Mumford & Sons come to Dallas with talented opening act Blake Mills.
The lawn area and the pit in front of the stage filled early to get in prime position on a beautiful 80 degree Dallas evening. The early arrivers got to hear Blake Mills open with a much too short set of original folk rock that pumped up the crowd.
The reserved set people showed up just in time to catch Mumford & Sons open in complete darkness with “Snake Eyes.” The lights came on to Marcus Mumford standing on top of an amp before bouncing around the stage. He put the audience in the palm of his hand by saying the Dallas crowd was partying harder than the Houston crowd the night before.
A fan favorite, “Little Lion Man,” was next and the decibel level rose immediately and intensely. Winston Marshall broke out the banjo, and Ted Dwane rocked a bass fiddle as they showed how musically talented they are as a group.
After the singalong song, the band played two laid back selections with tightly-written lyrics containing time-honored literary references. The light engineer also put on a choreographed light show that accompanied the music perfectly.
“Lover Of The Light” started slow and built to a crescendo as the song progressed. Marcus moved to play the drums and touring musicians, Nick Etwell and Dave Williamson, formed the horn section. The crowd danced to this anthem-like song and was the newest fan favorite.
They showcased some old-time rock and roll with captivating percussion work by touring drummer Chris Maas on “Tompkins Square Park.” The crowd pumped again for “Believe,” with its penetrating lyrics leading into a great jam by this group of outstanding musical artists.
Members of Blake Mills band came out to help on “Broken Crown,” a song Mumford & Sons hadn’t performed live in four years. The extra musicians stayed for three more songs and added to the solos by Tom on the fiddle and all the guitarists on stage.
Everyone continued to jam and rock out, they broke into some four-part harmonies and the crowd sang the expressive book-based lyrics. In what amounted to a drive-by celebrity sighting, Mr. Mumford left the stage and journeyed into the crowd to sing “Ditmas,” complete with all the hooping and hollering reserved for big stars.
After Marcus returned to the stage, Ben Lovett, who had added so much musically and vocally all night, played a soulful keyboard introduction to “Dust Bowl Dance.” A flaming waterfall at the back of the stage ignited capturing the attention of the audience who jumped, twirled, and danced as the band finished a superb set of music.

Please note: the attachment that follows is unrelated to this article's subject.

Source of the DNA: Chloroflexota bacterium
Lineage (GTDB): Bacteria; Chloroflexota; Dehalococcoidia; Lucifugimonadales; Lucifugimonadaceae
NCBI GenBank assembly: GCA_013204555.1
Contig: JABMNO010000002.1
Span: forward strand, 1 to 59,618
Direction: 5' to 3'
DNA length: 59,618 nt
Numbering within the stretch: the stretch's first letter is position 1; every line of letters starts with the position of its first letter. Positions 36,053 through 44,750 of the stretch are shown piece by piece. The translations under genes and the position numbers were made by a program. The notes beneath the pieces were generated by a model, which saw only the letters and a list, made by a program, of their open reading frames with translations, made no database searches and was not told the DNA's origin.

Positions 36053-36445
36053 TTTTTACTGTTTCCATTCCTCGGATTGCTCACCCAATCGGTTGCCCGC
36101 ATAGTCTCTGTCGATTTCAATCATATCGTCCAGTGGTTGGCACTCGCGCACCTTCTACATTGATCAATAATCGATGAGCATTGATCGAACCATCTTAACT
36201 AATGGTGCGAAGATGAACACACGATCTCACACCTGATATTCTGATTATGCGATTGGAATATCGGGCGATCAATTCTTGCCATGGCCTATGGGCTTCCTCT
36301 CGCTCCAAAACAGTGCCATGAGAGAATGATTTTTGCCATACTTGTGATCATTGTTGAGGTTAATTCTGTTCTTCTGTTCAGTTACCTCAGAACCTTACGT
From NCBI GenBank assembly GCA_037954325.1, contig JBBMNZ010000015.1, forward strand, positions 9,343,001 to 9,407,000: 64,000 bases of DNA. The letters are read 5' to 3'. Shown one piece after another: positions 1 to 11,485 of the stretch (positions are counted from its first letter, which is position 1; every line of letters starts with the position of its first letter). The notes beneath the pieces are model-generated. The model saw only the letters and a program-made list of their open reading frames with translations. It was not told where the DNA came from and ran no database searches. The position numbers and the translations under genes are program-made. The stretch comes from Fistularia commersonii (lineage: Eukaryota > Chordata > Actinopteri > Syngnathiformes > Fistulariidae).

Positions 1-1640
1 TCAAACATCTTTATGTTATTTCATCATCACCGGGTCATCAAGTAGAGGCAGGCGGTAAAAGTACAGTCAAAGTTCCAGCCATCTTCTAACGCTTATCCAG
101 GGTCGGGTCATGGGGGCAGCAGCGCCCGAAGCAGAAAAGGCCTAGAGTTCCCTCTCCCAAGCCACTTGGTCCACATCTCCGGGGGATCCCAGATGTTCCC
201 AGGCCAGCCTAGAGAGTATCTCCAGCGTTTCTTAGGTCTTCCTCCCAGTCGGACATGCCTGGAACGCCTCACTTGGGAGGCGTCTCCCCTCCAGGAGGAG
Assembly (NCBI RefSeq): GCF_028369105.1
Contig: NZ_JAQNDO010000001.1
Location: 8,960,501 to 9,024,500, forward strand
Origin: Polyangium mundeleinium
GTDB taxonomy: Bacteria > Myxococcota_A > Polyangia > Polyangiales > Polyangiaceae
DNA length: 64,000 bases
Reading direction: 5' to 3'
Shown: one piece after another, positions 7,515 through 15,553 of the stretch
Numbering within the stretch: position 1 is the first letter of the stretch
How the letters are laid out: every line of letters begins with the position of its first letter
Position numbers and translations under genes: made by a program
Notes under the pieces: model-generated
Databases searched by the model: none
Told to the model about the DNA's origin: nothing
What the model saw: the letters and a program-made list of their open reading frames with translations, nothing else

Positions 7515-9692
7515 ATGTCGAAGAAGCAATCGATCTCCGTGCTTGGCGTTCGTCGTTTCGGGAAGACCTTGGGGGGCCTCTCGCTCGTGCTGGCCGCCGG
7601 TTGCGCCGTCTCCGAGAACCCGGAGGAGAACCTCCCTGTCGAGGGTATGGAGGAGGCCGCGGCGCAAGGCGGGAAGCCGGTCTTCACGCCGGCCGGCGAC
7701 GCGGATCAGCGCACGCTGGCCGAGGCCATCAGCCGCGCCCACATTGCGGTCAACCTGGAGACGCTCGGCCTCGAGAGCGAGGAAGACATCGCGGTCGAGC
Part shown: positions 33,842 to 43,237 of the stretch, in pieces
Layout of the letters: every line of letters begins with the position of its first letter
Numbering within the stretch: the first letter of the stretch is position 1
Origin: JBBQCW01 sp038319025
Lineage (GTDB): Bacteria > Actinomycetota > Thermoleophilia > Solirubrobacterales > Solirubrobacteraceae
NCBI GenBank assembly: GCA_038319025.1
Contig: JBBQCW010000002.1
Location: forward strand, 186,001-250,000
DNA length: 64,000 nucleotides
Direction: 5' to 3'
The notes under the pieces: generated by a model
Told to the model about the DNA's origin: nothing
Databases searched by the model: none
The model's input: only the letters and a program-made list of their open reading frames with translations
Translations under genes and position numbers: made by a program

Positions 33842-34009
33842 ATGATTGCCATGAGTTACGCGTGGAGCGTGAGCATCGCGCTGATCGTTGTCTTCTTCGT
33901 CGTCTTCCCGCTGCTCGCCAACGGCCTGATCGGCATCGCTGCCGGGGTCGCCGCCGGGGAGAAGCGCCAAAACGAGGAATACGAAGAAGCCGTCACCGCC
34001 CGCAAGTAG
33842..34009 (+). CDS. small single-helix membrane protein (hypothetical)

No one thought for a second that was the end of the night, though, as Mumford & Sons are known to perform extended encores. They showed why as they were cheered back to the stage and began singing “Hot Gates” in complete darkness. A laser light show brought out the oohs and the aahs and accompanied another great jam.
The first few notes of “I’m On Fire” made the crowd pop as the band played it as a tribute to Bruce Springsteen. Ben made the keys sound like a steel guitar before another extended jam session. The Springsteen number turned out to be an excellent cover song.
Rock n’ roll was now the sole focus as “I Will Wait” got the few people who were still sitting to get up and dance. At least the men stood while the women danced.
The rhythm-less men tried to dance to the last song of the night, a rousing version of “The Wolf.” The people who left to beat the traffic missed one of the top concert-ending songs this reviewer has ever heard.
The 18-song concert (including 11 Top 20 singles from only three albums) was over way too soon as the crowd wanted more. Mumford & Sons had given fans their all during the two-hour-plus set, and the audience gave them a well-deserved standing ovation for their music and dedication to providing their fans a great night of memories.
Get out to see them and find out why they’ve won two Grammys in such a short period of time. You’ll find talent, stage presence, enthusiasm and dedication and will become a fan if not already one.
Thanks to Fred and Jackie at Gexa for their help.
Joe Guzman (Guzpix) of National Rock Review was on hand to record the event.
Check for available surplus tickets to upcoming Mumford & Sons concert events.